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From the May 28, 2007 issue of the Christian Science Sentinel

MOST PARENTS are very familiar with the phrase "learn to pick your battles." As the mother of a teenage daughter, I know I've had many opportunities to practice this advice.

There are certainly times when a parent's insistence on his or her view of a situation seems unquestionable—like wearing a coat outside on a cold day, or putting a seatbelt on in the car. But there are also times when parents can be so sure of their opinion that they—and their child—may miss out on valuable life-lessons.

When faced with my own child's reluctance to comply with my views, I've been finding that consistently listening for God's guidance, to discover the underlying issues, can bring unexpected results and long-term good.

Early on in our daughter Taylor's education, she attended a private school. Her teacher was ambitious and fun, the atmosphere nurturing, the class size small. But one Sunday evening as I was getting ready to tuck her into bed, she suddenly became upset and said, "I don't want to go to school tomorrow!"

Surprised, I went through that typical parenting debate with myself and thought, "Is this serious, or could she be faking it? Is there some problem at school that I don't know about?" And so on. I questioned her about these issues, but none applied. She was still very distressed and insisted on staying home.

It might have been perfectly valid for to say, "You know, you just have to go to school. I'm sorry if you don't want to go, but that's not an option." At that moment, though, this just didn't seem like the right answer. I could tell Taylor wasn't acting willful or stubborn. So I decided to get quiet and pray about the right response to her need.

First, I stopped wondering what the problem was, and instead tried to listen to what God's tender love was communicating to both of us. As I sat on my daughter's bed, quietly listening, she was able to tell me what was distressing her. It turned out that she sincerely missed being with her dog—a Pomeranian named Coco—during the school day. At first I thought, "Oh, great. How can this be solved?"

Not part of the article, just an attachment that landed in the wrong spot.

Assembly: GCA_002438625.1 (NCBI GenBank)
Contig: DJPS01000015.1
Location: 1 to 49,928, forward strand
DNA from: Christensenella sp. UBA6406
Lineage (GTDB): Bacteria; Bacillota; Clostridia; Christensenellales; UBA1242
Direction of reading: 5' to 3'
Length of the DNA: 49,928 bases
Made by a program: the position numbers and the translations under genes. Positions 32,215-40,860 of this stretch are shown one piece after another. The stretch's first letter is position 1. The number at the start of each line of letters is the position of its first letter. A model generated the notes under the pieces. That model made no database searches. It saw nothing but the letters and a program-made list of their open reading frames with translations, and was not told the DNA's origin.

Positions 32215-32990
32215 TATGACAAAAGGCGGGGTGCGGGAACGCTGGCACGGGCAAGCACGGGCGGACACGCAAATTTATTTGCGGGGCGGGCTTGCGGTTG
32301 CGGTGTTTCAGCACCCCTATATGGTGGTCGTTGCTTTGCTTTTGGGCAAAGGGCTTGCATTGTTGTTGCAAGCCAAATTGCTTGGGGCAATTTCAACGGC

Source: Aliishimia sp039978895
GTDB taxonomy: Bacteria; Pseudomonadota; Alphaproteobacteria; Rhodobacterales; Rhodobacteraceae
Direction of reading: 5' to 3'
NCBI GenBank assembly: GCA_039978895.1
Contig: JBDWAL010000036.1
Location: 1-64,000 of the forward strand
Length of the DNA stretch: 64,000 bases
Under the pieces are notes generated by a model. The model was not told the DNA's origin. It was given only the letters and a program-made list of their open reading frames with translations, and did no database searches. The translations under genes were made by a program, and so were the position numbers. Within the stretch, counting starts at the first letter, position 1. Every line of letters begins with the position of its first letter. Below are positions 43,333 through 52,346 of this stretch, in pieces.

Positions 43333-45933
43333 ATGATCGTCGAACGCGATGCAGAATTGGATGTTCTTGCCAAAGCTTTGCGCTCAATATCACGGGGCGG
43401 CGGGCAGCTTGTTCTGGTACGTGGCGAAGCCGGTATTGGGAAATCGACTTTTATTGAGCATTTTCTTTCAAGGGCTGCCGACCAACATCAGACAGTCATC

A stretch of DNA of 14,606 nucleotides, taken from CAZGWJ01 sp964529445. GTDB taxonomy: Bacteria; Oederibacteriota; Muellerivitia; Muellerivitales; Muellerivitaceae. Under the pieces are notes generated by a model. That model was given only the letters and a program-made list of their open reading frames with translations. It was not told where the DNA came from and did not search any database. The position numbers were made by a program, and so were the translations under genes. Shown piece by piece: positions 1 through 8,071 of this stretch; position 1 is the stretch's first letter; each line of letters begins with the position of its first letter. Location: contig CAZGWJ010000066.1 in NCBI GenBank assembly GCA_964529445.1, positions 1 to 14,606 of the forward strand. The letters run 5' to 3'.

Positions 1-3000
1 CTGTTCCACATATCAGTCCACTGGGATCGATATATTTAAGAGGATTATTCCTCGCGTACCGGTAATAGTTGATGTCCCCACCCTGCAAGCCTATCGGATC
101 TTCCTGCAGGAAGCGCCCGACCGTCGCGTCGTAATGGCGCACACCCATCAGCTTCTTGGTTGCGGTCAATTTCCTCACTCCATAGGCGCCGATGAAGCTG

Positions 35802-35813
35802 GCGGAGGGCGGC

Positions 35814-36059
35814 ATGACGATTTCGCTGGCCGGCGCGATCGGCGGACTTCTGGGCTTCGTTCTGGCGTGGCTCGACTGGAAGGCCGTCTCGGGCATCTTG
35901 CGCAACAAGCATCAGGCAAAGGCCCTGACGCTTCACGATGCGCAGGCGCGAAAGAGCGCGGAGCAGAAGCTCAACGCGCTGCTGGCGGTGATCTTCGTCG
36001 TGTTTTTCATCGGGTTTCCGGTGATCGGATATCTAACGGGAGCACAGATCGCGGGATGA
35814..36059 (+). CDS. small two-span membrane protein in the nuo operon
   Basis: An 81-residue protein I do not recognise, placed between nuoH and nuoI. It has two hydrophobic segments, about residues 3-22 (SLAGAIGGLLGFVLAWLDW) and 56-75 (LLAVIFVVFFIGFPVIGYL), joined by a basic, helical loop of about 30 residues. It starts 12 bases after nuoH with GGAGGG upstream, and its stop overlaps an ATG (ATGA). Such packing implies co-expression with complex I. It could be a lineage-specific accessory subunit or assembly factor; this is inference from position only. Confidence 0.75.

I could have responded by telling her how silly that was, and insisting that she'd see her dog when she got home. But something impelled me to continue to pray. My daughter was also used to turning to God with her struggles, so I asked her to join me.

We sat together silently. Then we discussed the fact that if her desire to be with her dog was right, then we could trust God to satisfy her need in a tangible way. This was in the spirit of the psalm that says: "Trust in the Lord, and do good; so shalt thou dwell in the land, and verily thou shalt be fed. Delight thyself also in the Lord; and he shall give thee the desires of thine heart" (Ps. 37:3,4). After we talked, Taylor was satisfied that God would care for her, and was ready to go to sleep.

The next morning when we arrived at school, Taylor was still a bit wary and asked me to walk her in. We were greeted at the door by her teacher—and a puppy. Over the weekend her teacher had adopted this dog for the classroom. She said she'd thought my daughter might like to take special charge of him completely unaware of Taylor's desire to stay home with her own dog. We were so grateful for this specific answer. For the rest of that school year, Taylor and her friends enjoyed their classroom dog every day.

Taylor's interest in dogs proved more than just a passing phase. Since then, the majority of her activities have been focused on her love for them—from dog training and sitting, to participating in dog clubs, and local and state dog shows. On a daily basis, she goes to the park with all three of her dogs and is becoming known as the neighborhood "dog expert."

This experience had been a signpost for me to take the time to pray about each parenting decision I make, whether or not my daughter's concerns seem significant. I saw clearly that God answers the desires of all of His children—parents and adults—in the most appropriate ways.



Kate Dearborn lives in Austin, Texas, with her family and their two Pomeranians, Coco and Mishka, and Summer, an Australian Shepherd.

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